“I love being by the river. Water, the tide, and moons mean a lot to me. I’m Cancerian, and there is something very important to me about moving water, it's inspiring,” says Andrew Winch, yacht designer and founder of design studio Winch Design during our interview one crisp autumn morning in London.
While sitting in his recently renovated office at Winch Design in the Old Fire Station, it’s clear to see why he loves working here. The calm, peaceful surroundings of the idyllic neighbourhood and the stream of people and boats that travel up and down the Thames serve as the ideal backdrop for nurturing the creativity needed to design a yacht - or a plane, or an office, or a new house.
“We’ve been on the same stretch of the river Thames watching the tide go in and out for 34 years now,” Winch continues while looking out over the roaring river. A passionate sailor from a young age and an avid art collector, he is surprisingly soft-spoken for such an influential man within the industry. Having penned some of the industry’s most notable superyachts like Areti, Madame Gu, and Dubai, and designed interiors for iconic yachts such as Dilbar and Cloud 9, Winch is unabashedly open about the foundation of Winch Design. During our talk over coffee and stroopwafels, he shares his challenges as a designer, as well as his vision for the future of Winch Design.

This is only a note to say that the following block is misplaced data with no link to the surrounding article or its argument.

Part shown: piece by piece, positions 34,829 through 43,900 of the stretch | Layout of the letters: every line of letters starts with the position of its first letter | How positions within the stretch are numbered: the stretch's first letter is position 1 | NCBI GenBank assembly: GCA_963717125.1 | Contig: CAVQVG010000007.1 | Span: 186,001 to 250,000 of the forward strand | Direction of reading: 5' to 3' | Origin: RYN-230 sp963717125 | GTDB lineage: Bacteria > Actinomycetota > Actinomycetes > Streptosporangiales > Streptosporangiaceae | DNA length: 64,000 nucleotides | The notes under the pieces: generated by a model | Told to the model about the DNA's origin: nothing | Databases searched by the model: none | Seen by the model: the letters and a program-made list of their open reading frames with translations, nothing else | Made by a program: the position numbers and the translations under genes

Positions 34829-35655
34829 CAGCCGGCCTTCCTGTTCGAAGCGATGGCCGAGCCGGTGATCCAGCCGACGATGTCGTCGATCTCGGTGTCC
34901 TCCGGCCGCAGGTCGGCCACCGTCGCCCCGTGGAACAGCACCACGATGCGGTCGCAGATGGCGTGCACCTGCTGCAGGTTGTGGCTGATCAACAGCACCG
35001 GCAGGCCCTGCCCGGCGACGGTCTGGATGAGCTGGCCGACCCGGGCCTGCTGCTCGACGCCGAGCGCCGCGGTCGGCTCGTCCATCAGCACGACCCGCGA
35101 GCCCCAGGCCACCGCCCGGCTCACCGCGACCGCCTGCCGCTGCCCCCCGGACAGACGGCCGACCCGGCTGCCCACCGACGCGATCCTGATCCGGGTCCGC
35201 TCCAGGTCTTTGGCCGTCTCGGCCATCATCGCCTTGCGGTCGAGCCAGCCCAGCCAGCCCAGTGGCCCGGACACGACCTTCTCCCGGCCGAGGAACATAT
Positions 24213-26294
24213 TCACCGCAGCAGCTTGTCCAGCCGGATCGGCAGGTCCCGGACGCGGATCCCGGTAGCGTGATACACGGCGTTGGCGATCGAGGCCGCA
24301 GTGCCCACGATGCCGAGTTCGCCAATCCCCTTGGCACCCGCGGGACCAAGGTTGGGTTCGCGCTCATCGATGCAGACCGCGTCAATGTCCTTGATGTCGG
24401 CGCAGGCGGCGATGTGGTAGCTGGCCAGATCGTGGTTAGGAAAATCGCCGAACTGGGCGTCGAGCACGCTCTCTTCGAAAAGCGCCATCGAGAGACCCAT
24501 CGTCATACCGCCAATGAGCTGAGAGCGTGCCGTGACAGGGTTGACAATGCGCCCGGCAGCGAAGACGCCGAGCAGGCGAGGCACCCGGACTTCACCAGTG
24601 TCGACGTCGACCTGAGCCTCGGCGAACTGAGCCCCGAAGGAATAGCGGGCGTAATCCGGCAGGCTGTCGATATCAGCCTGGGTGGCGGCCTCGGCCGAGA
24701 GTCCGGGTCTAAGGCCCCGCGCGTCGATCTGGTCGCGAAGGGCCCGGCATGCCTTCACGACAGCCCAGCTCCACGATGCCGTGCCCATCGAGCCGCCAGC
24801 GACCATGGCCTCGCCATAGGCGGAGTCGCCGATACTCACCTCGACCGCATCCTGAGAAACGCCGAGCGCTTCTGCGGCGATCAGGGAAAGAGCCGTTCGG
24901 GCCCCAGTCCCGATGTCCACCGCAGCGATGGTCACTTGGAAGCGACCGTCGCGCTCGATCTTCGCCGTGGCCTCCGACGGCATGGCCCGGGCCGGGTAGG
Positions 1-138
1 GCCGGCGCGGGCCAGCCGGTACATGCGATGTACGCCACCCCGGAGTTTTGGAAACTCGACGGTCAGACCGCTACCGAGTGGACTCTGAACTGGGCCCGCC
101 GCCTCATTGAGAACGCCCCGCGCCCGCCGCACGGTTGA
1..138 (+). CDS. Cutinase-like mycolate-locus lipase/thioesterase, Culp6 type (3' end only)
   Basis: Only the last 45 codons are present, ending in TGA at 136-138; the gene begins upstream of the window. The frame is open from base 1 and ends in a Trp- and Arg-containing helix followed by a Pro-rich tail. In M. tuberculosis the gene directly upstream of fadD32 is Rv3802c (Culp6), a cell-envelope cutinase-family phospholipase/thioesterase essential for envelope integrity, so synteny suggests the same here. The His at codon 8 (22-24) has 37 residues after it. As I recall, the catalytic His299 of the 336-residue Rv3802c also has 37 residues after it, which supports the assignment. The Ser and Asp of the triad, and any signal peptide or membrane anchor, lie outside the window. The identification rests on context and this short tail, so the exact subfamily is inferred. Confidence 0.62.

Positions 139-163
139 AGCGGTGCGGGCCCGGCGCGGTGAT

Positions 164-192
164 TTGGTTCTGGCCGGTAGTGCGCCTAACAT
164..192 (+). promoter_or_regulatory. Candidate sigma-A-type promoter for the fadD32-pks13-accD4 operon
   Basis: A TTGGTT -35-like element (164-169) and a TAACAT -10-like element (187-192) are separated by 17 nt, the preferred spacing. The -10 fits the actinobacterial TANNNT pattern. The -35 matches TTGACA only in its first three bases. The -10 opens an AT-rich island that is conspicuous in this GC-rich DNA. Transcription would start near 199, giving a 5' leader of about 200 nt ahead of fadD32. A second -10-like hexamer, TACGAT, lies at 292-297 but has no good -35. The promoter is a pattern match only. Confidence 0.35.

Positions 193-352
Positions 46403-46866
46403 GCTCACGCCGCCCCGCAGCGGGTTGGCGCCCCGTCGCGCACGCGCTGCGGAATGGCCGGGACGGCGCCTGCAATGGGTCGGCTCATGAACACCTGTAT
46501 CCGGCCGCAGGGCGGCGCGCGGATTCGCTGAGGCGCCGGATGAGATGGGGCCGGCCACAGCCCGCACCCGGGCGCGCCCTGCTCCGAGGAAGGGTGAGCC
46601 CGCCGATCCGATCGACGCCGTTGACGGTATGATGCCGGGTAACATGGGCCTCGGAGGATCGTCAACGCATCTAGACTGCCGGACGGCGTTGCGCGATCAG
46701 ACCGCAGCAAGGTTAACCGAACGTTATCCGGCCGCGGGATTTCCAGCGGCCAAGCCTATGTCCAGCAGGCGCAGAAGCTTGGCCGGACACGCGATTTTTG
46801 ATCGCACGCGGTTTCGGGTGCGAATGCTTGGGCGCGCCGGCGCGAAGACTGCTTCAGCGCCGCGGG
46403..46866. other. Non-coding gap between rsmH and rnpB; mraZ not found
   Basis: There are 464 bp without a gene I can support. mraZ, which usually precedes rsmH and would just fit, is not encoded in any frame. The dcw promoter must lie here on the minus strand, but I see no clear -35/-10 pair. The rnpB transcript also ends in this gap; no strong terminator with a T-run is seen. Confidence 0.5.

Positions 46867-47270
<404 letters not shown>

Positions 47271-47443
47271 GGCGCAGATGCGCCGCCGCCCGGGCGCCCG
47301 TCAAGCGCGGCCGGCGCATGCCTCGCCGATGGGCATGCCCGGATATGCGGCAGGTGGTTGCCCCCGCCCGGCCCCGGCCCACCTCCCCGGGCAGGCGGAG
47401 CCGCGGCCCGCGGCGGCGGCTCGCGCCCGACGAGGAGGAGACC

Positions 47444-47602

In the three decades since the studio’s foundation in Winch’s family bedroom, it has grown exponentially, employing over 100 designers, architectures, interior decorators, and more. Winch Design’s expansive portfolio includes yacht interiors and exteriors, chateaux, beach villas, houses, offices, helicopters and privates planes. “If we can't survive with that much diversity, then we're clearly not doing good enough job,” Winch notes with a chuckle.
As one of the few studios in the world to work in yacht design, aviation and architecture, Winch admits that when he first set up Andrew Winch Design with his wife Jane in 1986, he only wanted to design sailboats. However, he quickly realised that the studio would be very short-lived if he only worked on sailing boats. “You only have to hit the first recession to realise that the sailboat market was probably at that point less than ten percent of the motor yacht market. Also, the motor yacht market was probably ten percent of what it is today.”